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Old 07-18-2009, 08:11 AM   #41
Peter Goldsbury
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Dojo: Hiroshima Kokusai Dojo
Location: Hiroshima, Japan
Join Date: Jul 2001
Posts: 2,241
Re: Transmission, Inheritance, Emulation 13

Allen Beebe wrote: View Post
"In the proposition that Mahavairocana is in a state of eternal harmony, the word "harmony is a translation of yuga, which in turn is a transliteration of yoga. The word yuga in Kukai's writings is interchangeable with dhyana (zen), samadhi (jo), or dhyana-samadhi (zenjo). That the universe is in a state of eternal harmony is the fundamental premise of Kukai's Esoteric Buddhist thought and practice. To the degree he appreciated this basic intuition far more than he did intellectual devices can be seen in the following:

What kind of intellectual determinations can be made of the eternal Order that is naturally so (honi no dori)? Such terms as creating and the created are symbolic expressions fo Exoteric Buddhism, and we should not indulge in senseless speculation while clinging to the ordinary and superficial meanings of these words. The Existence consisting of the Six Great Elements, the essence of the World of Dharma, is free without any obstacle and is in a state of eternal harmony.

Since the macrocosmos is in a state of eternal harmony, it follows that any microcosmos homogeneous in its elements with the macrocosmos -men as well as all beings- is not outside of the harmony of the macrocosmos. The problem on the part of the microcosmos is how to become aware of that eternal harmony and to attune itself to it. To practice samadhi is to imitate the macrocosmic samadhi. the principle of Kukai's Esoteric Buddhist meditation comes ultimately from this basic intuition that the universe is in a state of eternal harmony."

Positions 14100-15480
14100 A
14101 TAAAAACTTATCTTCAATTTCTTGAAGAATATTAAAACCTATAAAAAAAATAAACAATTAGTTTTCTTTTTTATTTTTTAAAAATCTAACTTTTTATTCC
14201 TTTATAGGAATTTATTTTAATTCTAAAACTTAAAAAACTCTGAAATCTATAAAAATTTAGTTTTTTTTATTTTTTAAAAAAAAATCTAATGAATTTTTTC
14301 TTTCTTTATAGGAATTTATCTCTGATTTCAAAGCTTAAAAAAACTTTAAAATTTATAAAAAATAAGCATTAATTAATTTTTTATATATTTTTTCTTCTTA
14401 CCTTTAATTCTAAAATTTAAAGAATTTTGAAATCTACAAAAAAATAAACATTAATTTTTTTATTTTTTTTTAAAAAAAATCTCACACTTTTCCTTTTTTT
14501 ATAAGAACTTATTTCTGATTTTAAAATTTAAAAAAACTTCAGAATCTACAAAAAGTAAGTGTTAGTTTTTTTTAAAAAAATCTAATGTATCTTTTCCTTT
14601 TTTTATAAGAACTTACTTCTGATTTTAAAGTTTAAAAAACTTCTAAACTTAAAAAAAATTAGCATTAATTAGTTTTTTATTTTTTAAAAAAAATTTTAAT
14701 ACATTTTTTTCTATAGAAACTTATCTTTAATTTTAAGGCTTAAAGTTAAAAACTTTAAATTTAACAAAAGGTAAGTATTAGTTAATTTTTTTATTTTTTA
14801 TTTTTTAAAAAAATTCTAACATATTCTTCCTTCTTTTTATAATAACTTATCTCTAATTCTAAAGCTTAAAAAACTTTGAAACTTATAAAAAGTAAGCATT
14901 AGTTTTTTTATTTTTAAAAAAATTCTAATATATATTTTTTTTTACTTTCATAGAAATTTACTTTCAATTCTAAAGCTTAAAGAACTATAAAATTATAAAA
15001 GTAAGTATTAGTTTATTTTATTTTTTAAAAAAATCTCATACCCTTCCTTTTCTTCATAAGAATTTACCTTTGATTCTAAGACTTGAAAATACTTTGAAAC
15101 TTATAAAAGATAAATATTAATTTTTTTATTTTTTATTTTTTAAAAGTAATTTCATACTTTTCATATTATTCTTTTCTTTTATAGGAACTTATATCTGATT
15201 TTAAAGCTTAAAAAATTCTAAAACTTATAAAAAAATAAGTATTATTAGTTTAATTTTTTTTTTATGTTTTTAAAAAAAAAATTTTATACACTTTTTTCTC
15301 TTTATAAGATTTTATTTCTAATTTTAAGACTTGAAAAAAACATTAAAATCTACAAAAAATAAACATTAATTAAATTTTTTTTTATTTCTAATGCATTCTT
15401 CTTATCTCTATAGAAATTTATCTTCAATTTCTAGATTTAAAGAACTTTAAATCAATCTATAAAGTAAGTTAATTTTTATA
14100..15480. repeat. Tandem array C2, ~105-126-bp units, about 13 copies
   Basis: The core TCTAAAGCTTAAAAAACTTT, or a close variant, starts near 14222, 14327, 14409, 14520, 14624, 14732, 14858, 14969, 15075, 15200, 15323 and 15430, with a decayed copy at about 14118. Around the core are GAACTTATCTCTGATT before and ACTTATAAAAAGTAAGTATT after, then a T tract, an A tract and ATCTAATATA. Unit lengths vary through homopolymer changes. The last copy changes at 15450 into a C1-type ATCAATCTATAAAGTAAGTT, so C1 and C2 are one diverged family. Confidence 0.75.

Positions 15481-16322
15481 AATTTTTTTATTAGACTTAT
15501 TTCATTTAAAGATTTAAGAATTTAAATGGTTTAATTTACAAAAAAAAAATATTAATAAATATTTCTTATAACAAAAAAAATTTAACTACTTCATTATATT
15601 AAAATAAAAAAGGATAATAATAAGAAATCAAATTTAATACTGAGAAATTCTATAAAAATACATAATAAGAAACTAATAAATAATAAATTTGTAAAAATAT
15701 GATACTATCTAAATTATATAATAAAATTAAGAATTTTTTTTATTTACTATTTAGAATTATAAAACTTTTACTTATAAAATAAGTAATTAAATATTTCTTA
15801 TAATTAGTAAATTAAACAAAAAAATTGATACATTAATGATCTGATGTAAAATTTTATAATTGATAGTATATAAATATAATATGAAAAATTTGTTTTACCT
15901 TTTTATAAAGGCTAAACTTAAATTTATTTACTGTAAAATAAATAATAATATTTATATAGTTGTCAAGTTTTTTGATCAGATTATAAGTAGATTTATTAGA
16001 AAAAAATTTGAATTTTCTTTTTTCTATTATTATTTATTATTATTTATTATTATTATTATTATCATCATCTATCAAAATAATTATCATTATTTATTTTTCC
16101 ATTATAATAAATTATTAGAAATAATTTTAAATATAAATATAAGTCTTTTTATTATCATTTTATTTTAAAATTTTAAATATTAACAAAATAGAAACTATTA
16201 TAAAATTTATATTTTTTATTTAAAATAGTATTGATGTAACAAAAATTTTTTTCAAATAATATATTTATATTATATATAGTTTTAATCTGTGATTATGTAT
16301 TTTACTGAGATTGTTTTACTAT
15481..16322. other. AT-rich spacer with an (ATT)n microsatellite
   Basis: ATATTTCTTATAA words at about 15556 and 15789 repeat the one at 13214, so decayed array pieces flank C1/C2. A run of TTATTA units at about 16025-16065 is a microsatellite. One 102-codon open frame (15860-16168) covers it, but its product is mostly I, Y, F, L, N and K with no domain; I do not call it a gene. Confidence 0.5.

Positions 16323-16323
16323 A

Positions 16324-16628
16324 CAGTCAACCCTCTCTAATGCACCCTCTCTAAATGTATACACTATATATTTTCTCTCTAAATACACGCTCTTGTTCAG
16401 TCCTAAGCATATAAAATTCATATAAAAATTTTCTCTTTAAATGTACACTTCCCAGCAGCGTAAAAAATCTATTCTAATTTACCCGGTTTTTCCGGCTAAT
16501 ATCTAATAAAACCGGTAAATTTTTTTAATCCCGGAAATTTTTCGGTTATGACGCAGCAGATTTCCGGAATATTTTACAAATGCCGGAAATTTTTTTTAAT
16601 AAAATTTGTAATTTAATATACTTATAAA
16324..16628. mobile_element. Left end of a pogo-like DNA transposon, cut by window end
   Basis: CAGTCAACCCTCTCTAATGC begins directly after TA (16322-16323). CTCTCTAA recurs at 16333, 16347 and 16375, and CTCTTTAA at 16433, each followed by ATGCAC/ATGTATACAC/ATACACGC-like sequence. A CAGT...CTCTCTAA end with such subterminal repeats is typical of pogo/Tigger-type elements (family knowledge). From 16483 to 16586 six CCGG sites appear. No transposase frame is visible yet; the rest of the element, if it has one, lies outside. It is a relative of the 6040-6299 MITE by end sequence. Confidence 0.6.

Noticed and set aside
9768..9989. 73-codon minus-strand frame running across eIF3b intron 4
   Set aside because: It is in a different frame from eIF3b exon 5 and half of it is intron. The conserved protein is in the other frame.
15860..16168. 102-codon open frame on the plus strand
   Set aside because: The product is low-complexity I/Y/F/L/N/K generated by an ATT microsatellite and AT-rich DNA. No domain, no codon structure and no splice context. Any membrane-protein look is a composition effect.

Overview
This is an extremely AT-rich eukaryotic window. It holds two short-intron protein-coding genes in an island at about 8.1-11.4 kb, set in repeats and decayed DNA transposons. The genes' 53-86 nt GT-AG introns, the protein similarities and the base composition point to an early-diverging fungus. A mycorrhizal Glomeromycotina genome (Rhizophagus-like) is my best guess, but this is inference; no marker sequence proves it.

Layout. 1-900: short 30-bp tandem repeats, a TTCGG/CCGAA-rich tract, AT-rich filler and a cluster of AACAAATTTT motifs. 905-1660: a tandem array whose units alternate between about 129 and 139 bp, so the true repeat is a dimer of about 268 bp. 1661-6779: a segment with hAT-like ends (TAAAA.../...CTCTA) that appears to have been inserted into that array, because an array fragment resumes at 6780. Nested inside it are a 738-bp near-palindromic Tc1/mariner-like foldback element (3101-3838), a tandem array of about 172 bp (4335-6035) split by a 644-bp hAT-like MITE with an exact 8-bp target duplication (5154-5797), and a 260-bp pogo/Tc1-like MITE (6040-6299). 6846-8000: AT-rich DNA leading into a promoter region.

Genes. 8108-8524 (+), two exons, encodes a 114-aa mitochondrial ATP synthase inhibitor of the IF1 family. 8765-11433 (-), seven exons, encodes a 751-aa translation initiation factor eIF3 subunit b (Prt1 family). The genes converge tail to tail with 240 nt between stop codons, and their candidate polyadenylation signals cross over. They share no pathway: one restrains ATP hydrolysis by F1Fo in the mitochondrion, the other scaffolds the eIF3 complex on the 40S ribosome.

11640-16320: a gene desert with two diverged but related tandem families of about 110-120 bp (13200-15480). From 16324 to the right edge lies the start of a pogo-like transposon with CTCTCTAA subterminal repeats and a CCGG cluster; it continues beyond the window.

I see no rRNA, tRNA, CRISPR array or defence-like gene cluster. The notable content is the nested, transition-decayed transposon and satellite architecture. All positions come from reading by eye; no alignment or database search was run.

(In the end I always find myself asking, "So what!?! Am I manifesting the qualities of an enlightened being now? Is my life a reflection of the principles of harmony, compassion, loving kindness and reconciliation that I so value?" And the answer invariably is, "Not so much." It seems there is always more work to do . . . Oh well, everyone needs a hobby! )
Hello Allen,

Do you have the Japanese text of Hakeda's Kukai quote?

The problem that struck me, when I was reading Hakeda and Yamasaki in preparation for this column, was: Why, if we are in a state of eternal harmony anyway, we need to become aware of this and "attune" ourselves to it. Why is it not possible to accept our eternal harmonious state and get on with our lives? After all, it was a "basic intuition" of Kukai. It seems that Kukai is taking back with one hand what he is giving with the other. If we do not "attune" ourselves with our eternal harmonious state, then the state itself seems to have no value. As far as you are aware, did Kukai deal acknowledge this problem, or deal with it?

With Ignatius of Loyola (with whose teachings I have a very direct acquaintance), the issue does not arise, since he starts off from the basic premise that the harmony has been broken and has to be restored.

Finally, what was the title and theme of your masters thesis, that you able to include a picture of Christ in Morihei Ueshiba's dojo? Can we be sure that you are not secretly writing a major novel as a follow-up?



P A Goldsbury
Kokusai Dojo,
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